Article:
Now if you think my blog is verbose, try sitting alongside me lying on a gurney in a sterile medical facility calming my nerves for a medical procedure. I constantly chatter – like, at the nurse: “I’m not about to be awake for this! I’ll take the sedation!” Which means the nurse has to poke a vein, right? Dammit! “I don’t want you poking around for a vein only to shove in the needle, jab it around several times once its in there, trying to hit the vein, then declare, “Oh, it’s a roller!” which has happened to me more times than I can count. The veins in both my arms are rollers! I need the most professional phlebotomist on the premises to attach the IV … trust me, I don’t know how many nurses I’ve been through who can’t even locate a vein in my arm!…”

At this point the nurse has attached the IV to the back of my right hand. Donned in my backless gown and booties, covered by a cotton blanket, I’m prepped and ready to go. I then wait several minutes in this tiny prep room for the new nurse “Brian’ – he finally shows up and wheels me across the hall to a room which houses the ‘colonoscope’ surrounded by a wall of machines, for my colonoscopy. Another nurse greets me. “Hi, I’m Charlene” (or something) Then I start in on Charlene about the prep and how it expelled so regularly I could have made a ‘flow’ chart, had anyone thought to do that? I bet you had an engineer or physicist or someone who came in here with a graph or chart like that, that would be just like them! And what about this procedure, did that nasty prep strip the bacteria right off the lining of my intestines? What’s it called, mucosa? Should I get on probiotics right away to whip my mucosa back in shape?…The doc comes in, I’m chattering at him too, and he makes some comment about the ‘reliable valve’ at the end of the small intestine…

But mostly I wanted to pay attention to the moment they sent the sedatives through the IV (Fentanyl – 50 mpg, Propofol- 120 mg, and Versed – 2mg). I anticipated the rush and count-down into dreamland, you know, that half-sedated place where your muscles completely relax and your mind takes you to a land of dragonflies, shooting stars and fairies where you can reach out and touch the moon, uh … it’s possible, right?

But no. I’m chattering away about engineers and their flow charts and probiotics, and the next thing, I’m being awakened by a strange nurse in a curtained cubicle in a large room with a view of the check-out desk. “You’re done” the lady says. “We’ve called your husband to pick you up and as soon as you are dressed you can go home.” She hands me some papers and tells me something about how the test went well, my intestines were fine. (Yay! check that one off!) I don’t recall seeing the doctor. I do recall stumbling out and riding home with David.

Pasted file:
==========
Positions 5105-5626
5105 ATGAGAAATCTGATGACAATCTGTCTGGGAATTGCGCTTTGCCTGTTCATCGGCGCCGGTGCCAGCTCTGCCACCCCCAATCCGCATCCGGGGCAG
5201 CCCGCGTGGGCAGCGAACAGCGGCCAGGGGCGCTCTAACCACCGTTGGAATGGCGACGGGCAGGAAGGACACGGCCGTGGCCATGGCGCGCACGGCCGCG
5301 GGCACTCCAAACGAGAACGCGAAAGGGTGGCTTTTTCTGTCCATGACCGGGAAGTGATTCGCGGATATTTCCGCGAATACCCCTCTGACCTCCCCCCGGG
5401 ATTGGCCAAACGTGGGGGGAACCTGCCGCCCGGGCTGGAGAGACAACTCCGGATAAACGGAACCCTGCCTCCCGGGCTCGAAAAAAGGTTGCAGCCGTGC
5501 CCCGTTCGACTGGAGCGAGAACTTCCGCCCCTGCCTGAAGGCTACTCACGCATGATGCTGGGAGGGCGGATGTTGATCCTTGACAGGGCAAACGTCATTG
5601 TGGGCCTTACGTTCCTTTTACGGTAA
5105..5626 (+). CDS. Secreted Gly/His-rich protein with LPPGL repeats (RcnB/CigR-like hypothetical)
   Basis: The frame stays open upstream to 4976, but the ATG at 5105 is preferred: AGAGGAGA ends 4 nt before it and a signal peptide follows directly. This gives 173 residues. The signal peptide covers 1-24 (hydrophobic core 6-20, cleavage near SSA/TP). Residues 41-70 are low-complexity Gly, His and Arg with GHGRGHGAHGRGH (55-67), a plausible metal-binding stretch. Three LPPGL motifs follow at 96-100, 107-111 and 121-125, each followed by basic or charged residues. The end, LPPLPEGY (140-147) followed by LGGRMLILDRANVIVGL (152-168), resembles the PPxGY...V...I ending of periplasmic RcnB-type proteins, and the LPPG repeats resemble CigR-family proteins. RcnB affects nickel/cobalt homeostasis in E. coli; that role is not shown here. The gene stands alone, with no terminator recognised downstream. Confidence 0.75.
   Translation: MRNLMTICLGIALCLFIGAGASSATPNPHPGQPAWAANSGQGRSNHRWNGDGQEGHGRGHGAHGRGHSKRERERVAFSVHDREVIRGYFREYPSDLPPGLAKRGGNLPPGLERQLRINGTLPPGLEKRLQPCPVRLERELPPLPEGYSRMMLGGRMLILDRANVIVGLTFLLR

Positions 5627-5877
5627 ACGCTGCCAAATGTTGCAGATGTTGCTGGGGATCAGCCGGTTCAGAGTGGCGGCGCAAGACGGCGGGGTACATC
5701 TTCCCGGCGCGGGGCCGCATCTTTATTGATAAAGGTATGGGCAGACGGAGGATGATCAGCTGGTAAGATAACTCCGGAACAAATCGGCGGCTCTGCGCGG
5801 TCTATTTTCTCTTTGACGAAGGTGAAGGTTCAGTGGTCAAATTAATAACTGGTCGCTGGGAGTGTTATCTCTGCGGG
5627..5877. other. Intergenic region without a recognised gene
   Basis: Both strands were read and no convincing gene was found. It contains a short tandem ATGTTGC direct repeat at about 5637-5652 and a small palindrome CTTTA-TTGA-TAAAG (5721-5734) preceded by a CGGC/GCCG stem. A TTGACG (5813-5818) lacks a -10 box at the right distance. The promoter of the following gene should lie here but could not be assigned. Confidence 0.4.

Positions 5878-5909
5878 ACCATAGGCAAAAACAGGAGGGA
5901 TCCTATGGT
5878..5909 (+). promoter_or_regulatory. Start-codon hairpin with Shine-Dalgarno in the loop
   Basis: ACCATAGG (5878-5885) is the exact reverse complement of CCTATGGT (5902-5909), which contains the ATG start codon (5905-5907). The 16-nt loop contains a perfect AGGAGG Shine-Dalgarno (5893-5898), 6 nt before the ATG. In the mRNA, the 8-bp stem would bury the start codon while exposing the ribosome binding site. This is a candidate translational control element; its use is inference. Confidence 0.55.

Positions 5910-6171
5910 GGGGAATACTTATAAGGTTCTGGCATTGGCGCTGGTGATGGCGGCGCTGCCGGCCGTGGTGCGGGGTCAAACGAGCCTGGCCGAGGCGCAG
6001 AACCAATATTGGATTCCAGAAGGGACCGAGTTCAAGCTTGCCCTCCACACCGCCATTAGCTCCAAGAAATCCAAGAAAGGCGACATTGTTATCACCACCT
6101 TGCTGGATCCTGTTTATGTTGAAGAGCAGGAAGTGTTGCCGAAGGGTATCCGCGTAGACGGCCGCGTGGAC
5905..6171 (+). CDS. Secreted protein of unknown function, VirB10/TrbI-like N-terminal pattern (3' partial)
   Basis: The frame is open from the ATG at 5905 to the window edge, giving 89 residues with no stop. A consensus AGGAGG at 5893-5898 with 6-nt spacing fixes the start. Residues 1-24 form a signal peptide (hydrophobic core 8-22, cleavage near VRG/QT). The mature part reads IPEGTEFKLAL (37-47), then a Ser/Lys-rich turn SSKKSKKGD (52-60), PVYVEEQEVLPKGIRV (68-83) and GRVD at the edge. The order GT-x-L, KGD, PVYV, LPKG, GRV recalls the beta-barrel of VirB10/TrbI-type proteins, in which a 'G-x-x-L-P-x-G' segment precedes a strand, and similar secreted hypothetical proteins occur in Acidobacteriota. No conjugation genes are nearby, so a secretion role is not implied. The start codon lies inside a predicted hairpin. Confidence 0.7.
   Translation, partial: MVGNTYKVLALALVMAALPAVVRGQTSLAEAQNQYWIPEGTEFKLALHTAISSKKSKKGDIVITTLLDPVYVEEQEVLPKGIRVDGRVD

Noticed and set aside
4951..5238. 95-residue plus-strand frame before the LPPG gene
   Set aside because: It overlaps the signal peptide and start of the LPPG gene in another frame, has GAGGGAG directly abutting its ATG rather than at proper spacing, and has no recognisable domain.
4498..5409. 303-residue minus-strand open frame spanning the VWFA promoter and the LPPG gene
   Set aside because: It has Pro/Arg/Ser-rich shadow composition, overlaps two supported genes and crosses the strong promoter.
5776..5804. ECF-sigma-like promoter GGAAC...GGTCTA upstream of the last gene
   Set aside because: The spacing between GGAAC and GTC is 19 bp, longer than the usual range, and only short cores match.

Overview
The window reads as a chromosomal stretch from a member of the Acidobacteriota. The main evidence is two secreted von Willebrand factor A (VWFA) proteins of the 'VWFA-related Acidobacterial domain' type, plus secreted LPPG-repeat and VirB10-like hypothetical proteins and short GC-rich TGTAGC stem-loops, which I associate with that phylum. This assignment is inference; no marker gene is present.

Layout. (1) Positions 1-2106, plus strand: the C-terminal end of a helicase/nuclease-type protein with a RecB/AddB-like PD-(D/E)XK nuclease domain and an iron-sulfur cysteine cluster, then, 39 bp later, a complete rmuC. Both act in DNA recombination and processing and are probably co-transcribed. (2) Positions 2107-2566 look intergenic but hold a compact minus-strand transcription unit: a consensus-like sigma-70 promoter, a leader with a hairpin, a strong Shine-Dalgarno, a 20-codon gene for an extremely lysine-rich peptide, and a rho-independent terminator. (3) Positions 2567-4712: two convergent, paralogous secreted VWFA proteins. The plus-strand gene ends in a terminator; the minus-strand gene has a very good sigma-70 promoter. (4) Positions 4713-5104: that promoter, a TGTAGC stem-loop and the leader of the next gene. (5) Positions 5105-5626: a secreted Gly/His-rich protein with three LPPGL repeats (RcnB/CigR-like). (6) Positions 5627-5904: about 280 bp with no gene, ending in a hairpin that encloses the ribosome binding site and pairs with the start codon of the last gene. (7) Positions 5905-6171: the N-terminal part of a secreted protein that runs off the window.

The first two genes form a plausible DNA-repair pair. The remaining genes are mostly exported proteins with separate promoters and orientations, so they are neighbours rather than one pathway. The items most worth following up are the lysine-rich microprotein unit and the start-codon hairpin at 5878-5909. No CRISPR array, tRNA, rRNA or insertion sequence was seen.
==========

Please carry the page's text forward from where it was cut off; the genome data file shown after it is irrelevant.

But no worry. Everything is explained in the report. The terminal ileum was reached, the cecal sling folds were seen, the appendiceal orifice and the ileo-ceal valve were identified.

And now my gut is filled with air from the procedure. No big deal. We’ll drive downtown and take a walk to work it out. I could see myself releasing air out of my butt with every step! But no, the science project expands here to include the nature of hot air and how it rises, even when it’s in your intestines. So instead of seeping out my butt as I walked, the air rose inside, ballooning out in my duodenum, and my stomach, judging from my area of pain, but in any case, I was certainly not burping up any clouds of air. At this point, buckling over with pain getting back to the car with David, I would guess that maybe the mass of air got sealed in by the … esophageal sphincter at the top of my stomach? (Could maybe save this question for the gastro doc at my next colonoscopy?)

So, yeah. A word of advice for those of you getting your colonoscopy. Get a ride home and go to bed. On your side, with your butt in the air. And let the air in your intestines rip! I would say, based on my experience, it takes about five minutes for a healthy fart to build. Their release is pretty consistent. You could chart the data for a another flow chart.

Either that, or just take a nice long nap and visit a land with stardust, lillypads, and butterflies, where you can climb over rainbows.

Oh, one more thing. Did I mention that David has his colonoscopy next week? His prep kit is up on the desk in his office. Here, I took a photo:

You must fill to the line at the top!

Not to worry. We got it covered. Colonoscopies are becoming routine around here.

Get to Your Eye Appointment!

March 31, 2017

Three years have passed since I got my last pair of glasses. I decided maybe it was time to visit the optometrist, have my vision checked, and consider getting new glasses. Of course in terms of pleasure or motivation, visiting the eye doc ranks second to say, getting a root canal. Short of walking around in a blur or in a constant corrective squint, suffering from double vision, or enduring stinging or throbbing eyeballs, who would willingly schedule a visit with the eye doc?